A few years ago, the race was on to kit out an airline’s entire fleet with fully-flat, all-aisle access seats in business class, as this was a quantifiable benefit from competitors who were offering either angled lie-flat or seats that didn’t feature aisle access.
A few key seats became de-facto benchmarks in passenger expectations, including the Cirrus, Apex and Super Diamond seats, which could be customised to develop bespoke passenger experiences while benefitting from an ‘off the shelf’ solution.
Roll on a few years, where most of global game players can now say that (at least) the majority of their long-haul fleets offer fully-flat beds and all-aisle access and once again, the playing field is levelling itself, where the only true differentiators are found in the soft product, catering or ground services. It’s no secret we are in an era of weight saving and cost-cutting, where every gram on board is accounted for, so cabin designers are constantly put under pressure to reduce weight.
So how are seat manufacturers trying to vie for the attention of the airlines? Surely passenger comfort in business class is so good that many airlines are retiring their first class product and all that passengers really require is a good nights’ sleep and enough space and amenities to warrant a higher class fare? Thanks to a LOPA that is so refined many seat designers are competing for an inch in either direction (they say every inch counts!) but the only real advancements can be seen in evolving the seat product.
Cue a wave of seats that offer wireless charging, individual lighting, larger screens and doors. We’ve entered an era where the passenger experience is treated as a commodity, designers and airlines are now celebrating new enhancements that are beneficial to a passenger experience, but not a deciding factor in the booking process.
We understand the desire for a door. In fact, most people here will recognise the timeline of discovering your seat has a door. Firstly, as you board, the smug feeling as you enter a suite, which you’ve automatically upgraded in your mind from just a seat, to a suite. Then, if you are travelling with a companion the slow motion joy on your face as you close the door, facing your travelling companion with glee that such a gimmick has been built in to your ticket price. Then, this glee quickly turns in to an ever decreasing spiral of annoyance.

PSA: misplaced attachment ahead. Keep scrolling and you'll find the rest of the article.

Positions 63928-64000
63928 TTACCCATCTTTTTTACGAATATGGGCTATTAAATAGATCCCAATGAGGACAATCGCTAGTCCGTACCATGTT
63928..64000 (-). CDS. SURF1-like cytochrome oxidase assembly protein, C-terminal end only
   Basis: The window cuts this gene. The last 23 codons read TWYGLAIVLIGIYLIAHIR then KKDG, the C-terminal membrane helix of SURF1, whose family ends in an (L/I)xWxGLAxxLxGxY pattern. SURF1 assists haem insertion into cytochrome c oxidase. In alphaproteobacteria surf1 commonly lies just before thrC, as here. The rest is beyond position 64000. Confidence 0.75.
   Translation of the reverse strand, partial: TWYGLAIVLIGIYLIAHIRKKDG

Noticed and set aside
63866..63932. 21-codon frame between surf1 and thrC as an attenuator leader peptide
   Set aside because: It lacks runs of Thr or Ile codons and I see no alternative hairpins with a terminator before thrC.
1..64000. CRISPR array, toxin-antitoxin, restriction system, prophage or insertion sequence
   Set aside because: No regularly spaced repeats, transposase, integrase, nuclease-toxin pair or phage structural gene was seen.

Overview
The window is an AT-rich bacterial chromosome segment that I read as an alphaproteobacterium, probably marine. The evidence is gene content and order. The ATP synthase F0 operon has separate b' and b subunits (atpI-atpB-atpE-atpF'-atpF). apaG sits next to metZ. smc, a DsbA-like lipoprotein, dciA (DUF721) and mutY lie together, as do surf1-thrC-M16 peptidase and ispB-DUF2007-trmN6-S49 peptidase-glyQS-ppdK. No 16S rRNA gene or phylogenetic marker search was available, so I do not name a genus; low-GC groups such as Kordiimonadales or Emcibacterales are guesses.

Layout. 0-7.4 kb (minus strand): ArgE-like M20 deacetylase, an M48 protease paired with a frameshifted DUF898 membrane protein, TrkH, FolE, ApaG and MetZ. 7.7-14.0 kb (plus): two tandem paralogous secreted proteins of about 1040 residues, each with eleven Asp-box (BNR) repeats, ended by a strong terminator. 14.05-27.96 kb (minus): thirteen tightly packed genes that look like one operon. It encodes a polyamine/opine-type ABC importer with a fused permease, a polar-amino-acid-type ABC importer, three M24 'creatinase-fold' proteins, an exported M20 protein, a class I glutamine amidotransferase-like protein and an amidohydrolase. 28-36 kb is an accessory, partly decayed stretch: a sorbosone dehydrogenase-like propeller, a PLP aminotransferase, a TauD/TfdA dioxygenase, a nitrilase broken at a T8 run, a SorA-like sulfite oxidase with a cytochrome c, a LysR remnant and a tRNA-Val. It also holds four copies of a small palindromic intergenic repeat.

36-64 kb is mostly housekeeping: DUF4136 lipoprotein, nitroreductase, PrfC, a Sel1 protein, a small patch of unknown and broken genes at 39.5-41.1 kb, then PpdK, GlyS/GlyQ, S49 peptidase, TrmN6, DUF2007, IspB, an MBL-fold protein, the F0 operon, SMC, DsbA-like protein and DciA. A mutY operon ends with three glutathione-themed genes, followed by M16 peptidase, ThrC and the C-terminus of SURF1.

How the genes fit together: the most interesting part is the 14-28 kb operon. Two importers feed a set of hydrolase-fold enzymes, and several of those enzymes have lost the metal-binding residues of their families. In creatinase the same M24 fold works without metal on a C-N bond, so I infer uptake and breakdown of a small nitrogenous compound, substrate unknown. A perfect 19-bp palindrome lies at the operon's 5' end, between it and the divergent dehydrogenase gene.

Door closed, you realise you aren’t able to communicate with the crew, who repeatedly open it during the boarding process to provide you with a never ending array of menus, pre-departure drinks, amenity kits and orders taken before take off. Then once the parade of service elements comes to an end, a sigh of relief as your privacy is maintained, until you are told the doors need to remain open for take off.
As your aircraft hurtles down the runway, the doors, which usually rattle, often swing to a partially closed position, becoming a part of the seat that constantly requires attention, like a puppy or newborn child. As the service continues, doors open and close, no different to the privacy screen debacle found on BA’s Club World9 . Eventually, when dining has ended and the next flight stage is sleep, doors are closed, eye-masks are donned and a sense of calm ensues.
But it raises a question, are doors an amenity that passengers actually need? After all, a door gives a sense of privacy, but only after check-in, security, lounge, boarding and take-off after which privacy becomes of lesser importance. After all, you’ve probably already seen the Disney movie that the businessman is watching guilt-free knowing no-one he actually knows is on board, at which point, privacy becomes a little redundant. And airlines have to consider the weight implication of these doors, which aren’t lighter, and eat in to the available passenger space, making the seats and storage smaller enhancing the claustrophobic feel.
While passengers like doors, they probably don’t realise the added fuel burn that comes with them and eventual cost implications that these hold to their tickets. Instead of features such as doors, we believe airlines should be focussing on passenger experience elements that actually make a difference, such as chauffeur-drive, pyjamas, dine-on-demand, connectivity and beneficial airline schemes that reward those who fly regularly with them. But where does that leave seat designers, apart from a conundrum – what is next for the Business Class experience that really will change the way we fly?